Solar Output and Global Warming TrendsBy: Doctor Paul Karl HoilandAbstract: Looking at the sunspot number time series and the timeperiod of reported global warming normally attributed to Industrialcauses causes one to ask the question if the general increase in solaractivity noted since the 1930’s with high peaks in the period between1980 to 1990 might not itself be a major cause of the global warming.Much has been made of the manmade influences on global warming. Butone aspect that has not made it into the news in any major way is theinfluence of increases in solar activity upon earth surface temperaturerises. Changes in the energy from the Sun potentially could influenceglobal change directly by modifying the Earth's surface temperature andby creating and destroying atmosphere ozone at variable rates. Solarvariability may also influence global change indirectly, by modifyingthe middle atmosphere, which is connected chemically, dynamically, andradiatively with thetroposphere/biosphere. In the upper layers of the Earth's atmosphere,and in the geospace environment, solar variations cause dramaticchanges that are critical for understanding the processes within thoseregions, although the extent to which these changes couple to loweratmospheric layers is uncertain at this time.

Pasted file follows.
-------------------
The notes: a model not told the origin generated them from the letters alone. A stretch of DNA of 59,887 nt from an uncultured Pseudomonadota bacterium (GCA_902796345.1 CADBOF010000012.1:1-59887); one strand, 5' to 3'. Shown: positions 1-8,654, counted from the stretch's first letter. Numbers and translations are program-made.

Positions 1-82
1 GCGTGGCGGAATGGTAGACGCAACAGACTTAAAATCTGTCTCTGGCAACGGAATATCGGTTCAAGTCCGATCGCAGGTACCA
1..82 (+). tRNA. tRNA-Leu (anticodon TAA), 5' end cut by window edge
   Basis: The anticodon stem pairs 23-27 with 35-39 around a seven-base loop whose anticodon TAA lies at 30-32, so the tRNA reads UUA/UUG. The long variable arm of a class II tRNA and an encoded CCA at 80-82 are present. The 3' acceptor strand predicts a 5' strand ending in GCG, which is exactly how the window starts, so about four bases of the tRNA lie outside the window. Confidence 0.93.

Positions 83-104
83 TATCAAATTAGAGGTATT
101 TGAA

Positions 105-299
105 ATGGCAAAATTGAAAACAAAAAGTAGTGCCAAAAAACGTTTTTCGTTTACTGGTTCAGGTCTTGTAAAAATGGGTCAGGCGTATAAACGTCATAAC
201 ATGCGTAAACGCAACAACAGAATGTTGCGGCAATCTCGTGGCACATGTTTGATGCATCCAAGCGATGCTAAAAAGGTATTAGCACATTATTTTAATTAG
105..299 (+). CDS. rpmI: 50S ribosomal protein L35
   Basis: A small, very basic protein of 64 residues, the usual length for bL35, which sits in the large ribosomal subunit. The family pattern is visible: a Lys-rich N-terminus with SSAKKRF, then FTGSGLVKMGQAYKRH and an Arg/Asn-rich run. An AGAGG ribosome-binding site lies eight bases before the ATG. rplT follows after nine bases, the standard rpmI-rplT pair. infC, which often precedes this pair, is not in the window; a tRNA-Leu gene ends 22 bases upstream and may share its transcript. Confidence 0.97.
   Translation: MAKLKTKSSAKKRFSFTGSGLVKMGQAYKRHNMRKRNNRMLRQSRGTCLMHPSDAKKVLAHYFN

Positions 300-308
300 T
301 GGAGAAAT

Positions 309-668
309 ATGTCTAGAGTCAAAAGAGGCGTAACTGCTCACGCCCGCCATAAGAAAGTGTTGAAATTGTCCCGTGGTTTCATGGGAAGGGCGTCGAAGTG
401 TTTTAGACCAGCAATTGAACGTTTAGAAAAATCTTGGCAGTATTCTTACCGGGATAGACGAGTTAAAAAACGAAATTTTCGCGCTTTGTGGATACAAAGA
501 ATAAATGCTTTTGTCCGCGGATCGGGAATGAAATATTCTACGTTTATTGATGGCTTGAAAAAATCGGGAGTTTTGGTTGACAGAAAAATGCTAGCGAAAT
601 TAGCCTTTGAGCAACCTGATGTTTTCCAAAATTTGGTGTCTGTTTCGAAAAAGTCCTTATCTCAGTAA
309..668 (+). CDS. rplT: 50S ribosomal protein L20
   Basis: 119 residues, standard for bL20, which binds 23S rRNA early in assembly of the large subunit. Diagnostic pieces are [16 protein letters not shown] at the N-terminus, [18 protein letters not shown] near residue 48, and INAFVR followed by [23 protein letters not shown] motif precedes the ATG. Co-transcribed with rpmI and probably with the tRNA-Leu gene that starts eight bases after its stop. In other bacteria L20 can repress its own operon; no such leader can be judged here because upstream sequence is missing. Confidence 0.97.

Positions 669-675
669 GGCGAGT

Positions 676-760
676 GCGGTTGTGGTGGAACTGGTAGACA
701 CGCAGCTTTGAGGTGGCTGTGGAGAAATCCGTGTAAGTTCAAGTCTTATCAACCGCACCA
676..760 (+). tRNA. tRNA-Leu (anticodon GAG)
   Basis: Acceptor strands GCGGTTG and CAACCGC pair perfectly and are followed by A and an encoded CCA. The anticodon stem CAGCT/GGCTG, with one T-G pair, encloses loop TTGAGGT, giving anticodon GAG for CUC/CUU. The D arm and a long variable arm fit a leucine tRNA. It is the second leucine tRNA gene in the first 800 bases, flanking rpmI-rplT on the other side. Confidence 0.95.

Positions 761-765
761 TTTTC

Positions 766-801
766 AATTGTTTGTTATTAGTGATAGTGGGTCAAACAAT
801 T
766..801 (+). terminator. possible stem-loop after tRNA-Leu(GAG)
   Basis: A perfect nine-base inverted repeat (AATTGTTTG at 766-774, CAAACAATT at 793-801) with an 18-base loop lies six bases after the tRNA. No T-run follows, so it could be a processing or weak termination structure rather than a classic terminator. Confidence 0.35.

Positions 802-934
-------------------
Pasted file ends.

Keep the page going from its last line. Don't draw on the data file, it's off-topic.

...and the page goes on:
Once it is understood that the Variable Sun Background Changes in the energy fromthe Sun potentially could influence global change directly by modifying the Earth'ssurface temperature it becomes important then to determine if some of the globalwarming could be coming from changes in the Sun’s energy output. A properstarting are in such a study would be the sunspot activity over the past couple of decades.
The fundamental physical processes that generate the variationsobserved in solar energy production are associated with the 22-yearmagnetic cycle of the Sun. The sunspot number time series remains theprincipal historical indicator of this cycle. The figure below (left)shows the AA Yearly Index, a way of quantifying the magneticdisturbances, over the last 120 years superimposed to the sunspotnumber.